by Ken Whytock
This year we have had many students enjoying #4 in the series “The Slaves of Socorro“. It is a great story with lots of the sort of action that our boys love. The official book trailer, whilst advertising that the book is out, does nothing to really recommend it. So much could be put into the short trailer to really whet the appetite but this is a really bland attempt. We show trailers of our new books on a screen in our library. I am always looking for something to attract the eye of not only the good readers but especially the less interested students.
My challenge to our students is to come up with a better trailer, one that offers more to the imagination and may bring new readers to the series. We created a guide to the process and a rubric for class assessment several years ago. It has been used (and adapted) by students and teachers,and is available on one of our wikis
Congratulations to the authors and illustrators of the books below. To their editors and publishers and also the CBCA judges.
The CBCA winning books for 2014 voted on by the judges, were announced this afternoon. The judges have a difficult job and I know that a lot of deliberation and discassion has gone on. The CBCA awards are given to works that are the benchmarks for quality in Australian children’s literature. The books that made to this short list are being read and enjoyed by the boys. I wrote a post about the older readers shortlist with links for follow-up earlier in the year. As is usually the case the books chosen this year were quite varied in their styles and subject matter.
The 2014 CBCA Book of the Year awards have been given to the authors and illustrators in the following five categories from older readers to early childhood
- Fairytales for Wilde Girls by Allyse Near
- The Sky so Heavy by Claire Zorn
Winner: City of Orphans: A very unusual pursuit by Catherine Jinks. Catherine has an interesting page about the title, there are teaching notes and, from the Allen and Unwin site, there are Reviews by teachers (PDF) also.
- My life as an alphabet by Barry Jonsberg. There are teaching notes, on the Insideadog site there are reviews by YA readers and plenty of other reviews including a Readplus review
- Light horse boy by Dianne Wolfer
- I’m a dirty dinosaur by Janeen Brian and Ann James
- Banjo and Ruby Red by Libby Gleeson and Freya Blackwood
Winner: Rule of Summer by Shaun Tan. I am so pleased that another wonderful book by the brilliant author Shaun Tan won this section. There are some great resources – my post with links including to videos, a teachers’ guide here and a podcast on The art of Shaun Tan.
Eve Pownell Award for Information Books
Winner: Jeremy by Christopher Faille
- Welcome to my country by Laklak Burarrwanga and family There are Notes for teachers (PDF) and Reviews by teachers (PDF) from the Ale and Unwin site.
- Ice, wind, rock by Peter Gouldthorpe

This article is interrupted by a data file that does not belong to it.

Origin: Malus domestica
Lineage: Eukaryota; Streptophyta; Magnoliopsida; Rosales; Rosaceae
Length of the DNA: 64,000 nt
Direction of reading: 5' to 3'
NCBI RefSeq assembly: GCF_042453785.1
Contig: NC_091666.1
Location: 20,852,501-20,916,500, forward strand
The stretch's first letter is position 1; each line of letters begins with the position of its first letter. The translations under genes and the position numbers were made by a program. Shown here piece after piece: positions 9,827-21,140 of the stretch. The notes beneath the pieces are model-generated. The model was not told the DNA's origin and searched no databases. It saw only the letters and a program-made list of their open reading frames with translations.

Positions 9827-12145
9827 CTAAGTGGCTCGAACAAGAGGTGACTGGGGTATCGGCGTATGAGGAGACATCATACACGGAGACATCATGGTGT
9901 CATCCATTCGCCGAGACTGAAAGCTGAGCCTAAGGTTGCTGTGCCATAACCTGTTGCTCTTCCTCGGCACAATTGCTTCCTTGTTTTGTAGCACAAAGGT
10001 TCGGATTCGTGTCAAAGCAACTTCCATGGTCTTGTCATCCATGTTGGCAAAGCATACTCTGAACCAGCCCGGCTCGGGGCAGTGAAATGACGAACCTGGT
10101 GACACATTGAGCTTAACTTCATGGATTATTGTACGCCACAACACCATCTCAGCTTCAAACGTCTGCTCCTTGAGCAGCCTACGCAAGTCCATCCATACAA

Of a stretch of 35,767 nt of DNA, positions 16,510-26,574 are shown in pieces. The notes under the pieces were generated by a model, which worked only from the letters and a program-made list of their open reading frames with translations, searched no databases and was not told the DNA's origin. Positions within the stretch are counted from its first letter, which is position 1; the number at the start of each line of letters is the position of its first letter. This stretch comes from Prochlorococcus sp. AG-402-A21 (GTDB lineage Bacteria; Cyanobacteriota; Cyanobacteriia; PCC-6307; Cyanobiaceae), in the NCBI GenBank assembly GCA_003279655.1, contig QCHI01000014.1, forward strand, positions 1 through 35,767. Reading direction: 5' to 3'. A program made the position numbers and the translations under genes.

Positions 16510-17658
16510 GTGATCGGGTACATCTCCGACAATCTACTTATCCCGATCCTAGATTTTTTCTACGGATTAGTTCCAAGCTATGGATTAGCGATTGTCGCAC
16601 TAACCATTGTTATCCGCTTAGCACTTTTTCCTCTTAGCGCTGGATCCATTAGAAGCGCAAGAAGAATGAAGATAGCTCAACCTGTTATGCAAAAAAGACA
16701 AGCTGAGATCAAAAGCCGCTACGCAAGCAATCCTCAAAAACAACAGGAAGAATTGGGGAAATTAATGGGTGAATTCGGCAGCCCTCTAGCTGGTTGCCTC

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Melbourne has a rich and vibrant history. Although not old by European standards there are many great stories about the city. In the 1800’s it was extremely wealthy and many amazing buildings were built to show off that wealth although there were slums and a seamier side as well. There is now a new way to explore the Melbourne of the 1800’s.
The State Library of Victoria has developed a new app that offers a way of understanding more about the history of Melbourne as you are taking a stroll around the city. You can explore the fascinating history of the area and look behind some of the beautiful Victorian architecture. By using your location to show nearby buildings, the user can view more then 300 photographs of street views and aerial photographs as well as read the stories about each location. Some of the photos are as early as 1840.
There is so much to like: it’s free, it offers heaps of interesting detail. The only drawback is that it doesn’t have an android version. I can see it being of great value to our year 9 students when they are doing their city discovery week but only if they have an iphone or ipad.
One minute’s silence is another story remembering WWI. This one has text written by an author who I believe captures the Australian character very well and I enjoy reading David’s YA novels. This picture book really showcases his ability to use language emotively. Michael Camilleri’s images are equally powerful. I am thinking about the CBCA Book Week display and the theme this year “Reading to Connect: Connect to reading”. This book certainly enables us to connect to the past and not just to the ANZACs but to the Turkish soldiers as well.
One Minute’s Silence by David Metzenthen
It is hard to describe this book. You need to read it/experience it. This is a beautifully presented picture book that takes an unusual path to look at WWI’s Gallipoli campaign. It begins in a 21st century classroom with students depicted, in b&w drawings, as fairly uninterested. The minute’s silence for remembering those who died in WWI (at the 11th hour on the 11th day of the 11th month) is about to begin.
The text then repeats, page after page, the words “in one minute’s silence….” as it depicts, in b&w illustrations, and describes, in emotionally moving text, what happened at Gallipoli, from both perspectives. Using simple language, the reader is asked to think and imagine what the men at Gallipoli felt/thought/went through. The stories of courage and fear of the young men on both sides of the battle are seamlessly merged offering balance to the campaign that is very well-known in Australia.
The extract from Mustafa Ataturk’s moving speech is a fitting end to the book.
A great deal of careful thought has made the text and images deceptively simple as fit they together to give the reader a powerful experience. David Metzenthen‘ and Michael Camilleri have created an amazing book for all ages.